Collodion Plate Process - 26 JUL 2015


The Autry Museum held a Civil War-era photographic demonstration by collodion plate artist Will Dunniway.
Although they said "space is limited" I got the impression they didn't turn anyone away because there were over 100 people crowding around on a Sunday morning.
Will has been perfecting his art for 25 years, starting with lugging a portable darkroom unto reenactment battle fields.
Some of his images were on display:
Collodion Plate (Ambrotype) are reversed images (note the letters are backwards) exposed on a coated piece of glass. This glass negative, is the finished product and is made to look positive by giving it a black background.
It requires several steps. Collodion is poured onto a glass plate, covering the entire surface. In the Portable darkroom, the glass plate is dipped into a solution containing silver nitrate for about three minutes.
 The plate is transferred into a light tight carrier which is placed into the camera. The camera does not have a shutter, just a lens cap which is removed to make the exposure. This can take 3-5 seconds (for people) or several minutes (still life/landscapes).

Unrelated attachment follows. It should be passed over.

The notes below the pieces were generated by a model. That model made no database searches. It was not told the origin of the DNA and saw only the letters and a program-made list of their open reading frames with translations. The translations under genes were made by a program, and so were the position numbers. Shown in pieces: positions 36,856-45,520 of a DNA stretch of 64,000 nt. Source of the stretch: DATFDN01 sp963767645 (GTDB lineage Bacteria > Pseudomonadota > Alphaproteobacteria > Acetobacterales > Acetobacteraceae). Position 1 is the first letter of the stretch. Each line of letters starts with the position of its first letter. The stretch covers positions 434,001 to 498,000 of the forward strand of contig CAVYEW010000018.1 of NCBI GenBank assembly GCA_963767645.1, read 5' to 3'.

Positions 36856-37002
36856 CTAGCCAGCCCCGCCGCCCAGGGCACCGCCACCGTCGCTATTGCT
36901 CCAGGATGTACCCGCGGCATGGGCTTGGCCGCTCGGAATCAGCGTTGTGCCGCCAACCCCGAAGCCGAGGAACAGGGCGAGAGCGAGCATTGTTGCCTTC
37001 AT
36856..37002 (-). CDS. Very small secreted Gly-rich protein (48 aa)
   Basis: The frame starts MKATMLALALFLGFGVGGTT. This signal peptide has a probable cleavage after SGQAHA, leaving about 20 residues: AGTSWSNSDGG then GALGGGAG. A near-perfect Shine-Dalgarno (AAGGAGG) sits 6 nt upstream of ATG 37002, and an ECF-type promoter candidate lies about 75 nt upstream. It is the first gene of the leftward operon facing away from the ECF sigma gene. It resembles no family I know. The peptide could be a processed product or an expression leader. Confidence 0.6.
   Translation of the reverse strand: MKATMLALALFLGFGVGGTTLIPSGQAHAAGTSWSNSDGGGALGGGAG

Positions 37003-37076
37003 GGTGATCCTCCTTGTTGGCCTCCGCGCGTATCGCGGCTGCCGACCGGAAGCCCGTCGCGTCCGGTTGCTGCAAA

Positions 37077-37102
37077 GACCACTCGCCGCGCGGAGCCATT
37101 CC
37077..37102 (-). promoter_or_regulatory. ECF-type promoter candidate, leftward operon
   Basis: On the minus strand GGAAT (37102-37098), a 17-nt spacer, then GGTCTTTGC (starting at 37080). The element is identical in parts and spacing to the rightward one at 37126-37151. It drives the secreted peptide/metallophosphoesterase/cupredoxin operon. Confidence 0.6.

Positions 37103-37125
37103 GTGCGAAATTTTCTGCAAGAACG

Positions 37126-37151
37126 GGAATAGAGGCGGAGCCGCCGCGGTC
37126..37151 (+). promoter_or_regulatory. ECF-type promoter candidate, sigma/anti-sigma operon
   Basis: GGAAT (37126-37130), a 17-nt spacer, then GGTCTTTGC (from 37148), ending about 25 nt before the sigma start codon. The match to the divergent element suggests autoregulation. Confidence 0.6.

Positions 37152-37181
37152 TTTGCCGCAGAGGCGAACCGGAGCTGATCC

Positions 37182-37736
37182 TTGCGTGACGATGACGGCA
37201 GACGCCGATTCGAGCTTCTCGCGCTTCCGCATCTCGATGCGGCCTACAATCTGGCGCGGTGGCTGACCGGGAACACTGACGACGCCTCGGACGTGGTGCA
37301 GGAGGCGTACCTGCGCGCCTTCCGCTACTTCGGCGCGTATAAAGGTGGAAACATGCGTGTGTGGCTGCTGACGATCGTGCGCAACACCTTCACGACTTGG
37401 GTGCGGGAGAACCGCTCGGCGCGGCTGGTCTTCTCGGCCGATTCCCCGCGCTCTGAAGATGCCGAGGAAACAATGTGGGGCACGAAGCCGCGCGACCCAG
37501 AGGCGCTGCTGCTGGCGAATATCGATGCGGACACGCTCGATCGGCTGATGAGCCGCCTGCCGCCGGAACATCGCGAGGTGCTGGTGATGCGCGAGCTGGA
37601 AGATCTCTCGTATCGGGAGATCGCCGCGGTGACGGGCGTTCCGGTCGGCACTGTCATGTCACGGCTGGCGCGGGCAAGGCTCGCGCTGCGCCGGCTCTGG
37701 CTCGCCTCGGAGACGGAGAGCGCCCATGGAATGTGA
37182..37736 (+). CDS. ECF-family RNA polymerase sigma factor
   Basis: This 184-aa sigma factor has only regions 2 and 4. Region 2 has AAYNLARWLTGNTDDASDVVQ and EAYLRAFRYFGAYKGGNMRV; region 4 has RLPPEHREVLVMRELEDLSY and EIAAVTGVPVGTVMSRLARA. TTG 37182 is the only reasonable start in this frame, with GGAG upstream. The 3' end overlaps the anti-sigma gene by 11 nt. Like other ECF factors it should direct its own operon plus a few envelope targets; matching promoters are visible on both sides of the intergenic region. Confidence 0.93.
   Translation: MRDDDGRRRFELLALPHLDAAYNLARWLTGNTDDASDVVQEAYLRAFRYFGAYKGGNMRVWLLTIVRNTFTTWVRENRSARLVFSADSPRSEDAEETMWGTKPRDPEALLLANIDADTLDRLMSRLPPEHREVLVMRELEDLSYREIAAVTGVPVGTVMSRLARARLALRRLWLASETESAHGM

Adults are often placed in a brace to help hold them still.
Back in the darkroom, the exposed place is placed in developer solution, then rinsed and placed in a fixer solution.
Finally, it is washed, dried, and a coat of varnish is applied.
This process is blue sensitive which means blue comes out white. See above the subject is wearing blue, the green rod is the head brace. Will's wife assists him and is wearing a period costume.
A Condensed History
Daguerreotypes (1839-1870) made on a delicate, fragile copper plate coated with silver. The plate was then sealed in a glass sandwich to form an image packet which was then placed into a small wooden case for protection.
Ambrotype (1854-1865) which was a collodion image made on a glass plate which would be varnished to help preserve the image. It was also placed in wooden cases.
Tintypes (1856-WWI) also known as melainotype or ferrotype, was a direct positive image on a thin sheet of metal that was coated with dark lacquer.
Kodak (1890-2000) came alone and opened the world of photography to everyone. His roll film camera would create negatives that would be printed onto paper.